The timing of planned outages has played a role, but so has one mechanism unique to the nuclear industry: uprates. More specifically, power generators can increase output at nuclear power plants by modifying existing facilities. It may not sound like much, but from 1977 to 2012 the United States increased installed nuclear generating capacity by 6.5 GW using uprates alone -- without installing a single new reactor.

It's a neat trick that can mitigate some of the near-term effects of plant closures, but it won't be enough to stem the expected capacity loss from facilities being taken offline in the years to come.

Ethanol derived from corn.

Image source: Getty Images.

5. Ethanol is secretly one of America's largest exports

The American ethanol industry is a 16-billion-gallon-per-year juggernaut. However, the nation's gasoline is only legally required to contain 10% ethanol by volume -- called the "Blend Wall" -- and we reach that saturation point at 13.5 billion gallon. Rather than idle facilities or turn away from growth investments, producers such as Green Plains (NASDAQ: GPRE) have gone all-in on an important new revenue stream: exports.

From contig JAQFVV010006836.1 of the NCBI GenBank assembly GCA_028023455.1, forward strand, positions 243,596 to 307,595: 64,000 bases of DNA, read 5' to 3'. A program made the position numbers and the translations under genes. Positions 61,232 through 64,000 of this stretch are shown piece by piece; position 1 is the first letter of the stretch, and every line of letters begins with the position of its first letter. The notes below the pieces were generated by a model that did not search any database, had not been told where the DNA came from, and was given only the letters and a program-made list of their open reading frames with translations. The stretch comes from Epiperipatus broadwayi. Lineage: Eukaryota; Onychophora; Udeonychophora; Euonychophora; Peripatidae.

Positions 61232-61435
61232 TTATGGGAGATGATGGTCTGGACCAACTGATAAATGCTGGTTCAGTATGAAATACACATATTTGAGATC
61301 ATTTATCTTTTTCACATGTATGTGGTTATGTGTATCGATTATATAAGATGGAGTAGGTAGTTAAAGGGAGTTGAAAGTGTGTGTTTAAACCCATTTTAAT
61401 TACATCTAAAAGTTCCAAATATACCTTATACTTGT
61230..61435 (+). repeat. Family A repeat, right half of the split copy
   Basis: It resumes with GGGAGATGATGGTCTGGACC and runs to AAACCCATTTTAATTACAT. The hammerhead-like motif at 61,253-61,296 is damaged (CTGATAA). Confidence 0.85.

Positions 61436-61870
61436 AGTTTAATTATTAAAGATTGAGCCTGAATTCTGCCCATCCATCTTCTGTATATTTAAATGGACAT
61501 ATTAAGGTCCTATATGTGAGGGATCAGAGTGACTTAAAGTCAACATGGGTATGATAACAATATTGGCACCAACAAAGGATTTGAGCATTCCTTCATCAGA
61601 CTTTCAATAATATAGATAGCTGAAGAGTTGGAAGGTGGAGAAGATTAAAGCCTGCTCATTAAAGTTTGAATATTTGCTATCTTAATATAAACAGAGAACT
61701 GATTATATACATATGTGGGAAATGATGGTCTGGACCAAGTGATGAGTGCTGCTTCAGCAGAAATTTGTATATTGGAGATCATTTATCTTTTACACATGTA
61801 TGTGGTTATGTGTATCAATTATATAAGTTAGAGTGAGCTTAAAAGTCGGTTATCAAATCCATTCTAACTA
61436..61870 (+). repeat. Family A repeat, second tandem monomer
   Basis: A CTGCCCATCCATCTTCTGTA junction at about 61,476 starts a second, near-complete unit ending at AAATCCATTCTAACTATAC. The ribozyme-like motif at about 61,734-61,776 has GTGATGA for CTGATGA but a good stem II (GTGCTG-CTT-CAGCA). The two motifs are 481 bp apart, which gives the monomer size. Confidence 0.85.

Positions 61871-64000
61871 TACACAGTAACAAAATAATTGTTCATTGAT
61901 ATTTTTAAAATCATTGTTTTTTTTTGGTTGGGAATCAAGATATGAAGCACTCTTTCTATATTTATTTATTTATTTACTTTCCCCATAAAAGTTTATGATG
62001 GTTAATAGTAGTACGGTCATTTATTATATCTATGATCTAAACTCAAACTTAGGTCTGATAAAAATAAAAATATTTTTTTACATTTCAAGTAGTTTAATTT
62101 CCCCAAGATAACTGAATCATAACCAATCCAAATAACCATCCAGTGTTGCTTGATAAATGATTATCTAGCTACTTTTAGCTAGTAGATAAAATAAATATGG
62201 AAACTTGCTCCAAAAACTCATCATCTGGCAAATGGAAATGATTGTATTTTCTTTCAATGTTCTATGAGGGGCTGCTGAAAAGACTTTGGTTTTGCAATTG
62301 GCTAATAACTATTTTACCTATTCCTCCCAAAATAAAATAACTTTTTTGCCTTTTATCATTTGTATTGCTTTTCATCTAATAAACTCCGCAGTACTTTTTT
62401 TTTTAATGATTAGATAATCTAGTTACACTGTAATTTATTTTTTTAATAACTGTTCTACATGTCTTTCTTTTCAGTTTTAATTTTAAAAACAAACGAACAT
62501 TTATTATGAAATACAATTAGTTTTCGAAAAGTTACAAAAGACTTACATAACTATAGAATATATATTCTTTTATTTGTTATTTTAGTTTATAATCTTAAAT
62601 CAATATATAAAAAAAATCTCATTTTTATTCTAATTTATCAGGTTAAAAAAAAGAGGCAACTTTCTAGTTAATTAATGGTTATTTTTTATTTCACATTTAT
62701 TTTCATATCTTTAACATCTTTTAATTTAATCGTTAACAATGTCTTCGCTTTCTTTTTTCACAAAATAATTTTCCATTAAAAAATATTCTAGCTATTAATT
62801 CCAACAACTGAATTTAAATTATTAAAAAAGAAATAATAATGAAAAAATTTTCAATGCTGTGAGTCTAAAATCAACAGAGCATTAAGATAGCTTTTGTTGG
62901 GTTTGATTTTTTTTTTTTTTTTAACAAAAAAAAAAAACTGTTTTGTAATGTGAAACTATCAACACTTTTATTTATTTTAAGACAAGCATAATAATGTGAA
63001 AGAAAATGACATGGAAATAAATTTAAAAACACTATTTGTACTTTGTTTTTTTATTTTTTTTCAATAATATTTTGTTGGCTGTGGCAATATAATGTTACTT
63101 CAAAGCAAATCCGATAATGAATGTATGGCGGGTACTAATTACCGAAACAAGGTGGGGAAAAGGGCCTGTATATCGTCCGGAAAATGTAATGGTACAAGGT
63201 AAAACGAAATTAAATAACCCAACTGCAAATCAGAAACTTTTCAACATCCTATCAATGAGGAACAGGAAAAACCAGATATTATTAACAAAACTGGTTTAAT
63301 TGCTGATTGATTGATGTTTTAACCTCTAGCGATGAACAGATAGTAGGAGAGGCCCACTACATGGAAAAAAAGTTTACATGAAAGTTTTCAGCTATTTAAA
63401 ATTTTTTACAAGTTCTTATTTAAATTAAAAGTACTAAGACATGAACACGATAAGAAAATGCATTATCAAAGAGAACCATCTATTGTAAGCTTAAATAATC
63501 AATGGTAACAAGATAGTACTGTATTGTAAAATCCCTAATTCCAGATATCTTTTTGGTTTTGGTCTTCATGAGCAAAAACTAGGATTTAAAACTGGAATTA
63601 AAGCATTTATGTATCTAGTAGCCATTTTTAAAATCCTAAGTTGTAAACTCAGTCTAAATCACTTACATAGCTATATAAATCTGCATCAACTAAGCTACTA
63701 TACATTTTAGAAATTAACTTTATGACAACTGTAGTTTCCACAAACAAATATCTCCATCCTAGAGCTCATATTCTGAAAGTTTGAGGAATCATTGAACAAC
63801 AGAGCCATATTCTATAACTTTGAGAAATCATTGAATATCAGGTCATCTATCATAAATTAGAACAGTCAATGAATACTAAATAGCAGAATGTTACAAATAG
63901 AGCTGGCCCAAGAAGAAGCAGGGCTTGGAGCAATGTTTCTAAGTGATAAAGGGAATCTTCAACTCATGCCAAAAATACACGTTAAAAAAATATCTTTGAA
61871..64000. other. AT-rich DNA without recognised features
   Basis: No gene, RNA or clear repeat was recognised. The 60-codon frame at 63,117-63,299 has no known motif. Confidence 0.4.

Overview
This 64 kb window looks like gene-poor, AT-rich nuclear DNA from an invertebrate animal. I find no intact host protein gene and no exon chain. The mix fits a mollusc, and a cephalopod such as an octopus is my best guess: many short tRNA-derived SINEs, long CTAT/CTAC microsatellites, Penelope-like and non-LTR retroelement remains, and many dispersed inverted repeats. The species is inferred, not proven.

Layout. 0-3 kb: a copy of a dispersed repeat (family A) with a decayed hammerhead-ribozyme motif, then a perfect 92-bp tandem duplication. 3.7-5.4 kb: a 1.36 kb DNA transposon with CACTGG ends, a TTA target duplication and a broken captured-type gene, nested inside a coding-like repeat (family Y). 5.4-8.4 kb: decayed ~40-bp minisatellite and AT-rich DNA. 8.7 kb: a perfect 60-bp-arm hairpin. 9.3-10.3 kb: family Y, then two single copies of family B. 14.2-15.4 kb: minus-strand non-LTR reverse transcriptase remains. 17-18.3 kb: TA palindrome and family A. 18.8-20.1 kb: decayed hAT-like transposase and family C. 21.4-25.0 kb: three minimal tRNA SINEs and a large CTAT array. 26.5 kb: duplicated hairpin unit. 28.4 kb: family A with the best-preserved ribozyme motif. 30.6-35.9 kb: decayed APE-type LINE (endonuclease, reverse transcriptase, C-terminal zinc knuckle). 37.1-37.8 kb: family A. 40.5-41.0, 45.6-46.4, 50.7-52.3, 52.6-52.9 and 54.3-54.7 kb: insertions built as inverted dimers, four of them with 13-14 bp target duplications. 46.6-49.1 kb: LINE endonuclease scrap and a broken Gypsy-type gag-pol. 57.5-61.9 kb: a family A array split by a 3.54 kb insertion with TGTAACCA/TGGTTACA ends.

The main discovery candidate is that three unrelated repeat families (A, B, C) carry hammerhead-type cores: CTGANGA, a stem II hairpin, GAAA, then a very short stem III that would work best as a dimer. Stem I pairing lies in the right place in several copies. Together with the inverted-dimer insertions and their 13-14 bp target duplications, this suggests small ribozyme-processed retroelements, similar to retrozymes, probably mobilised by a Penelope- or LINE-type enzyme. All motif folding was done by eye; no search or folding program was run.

Exports have steadily grown from 400 million gallons in 2010 to 1 billion gallons in 2016 (they hit a record 1.2 billion gallons in 2011 due to a drought in Brazil). Forecasts call for 1.2 billion gallons leaving our shores this year -- perhaps even exceeding the record from 2011. The remaining ethanol produced that doesn't go into fuels or exports goes to storage and other industrial uses.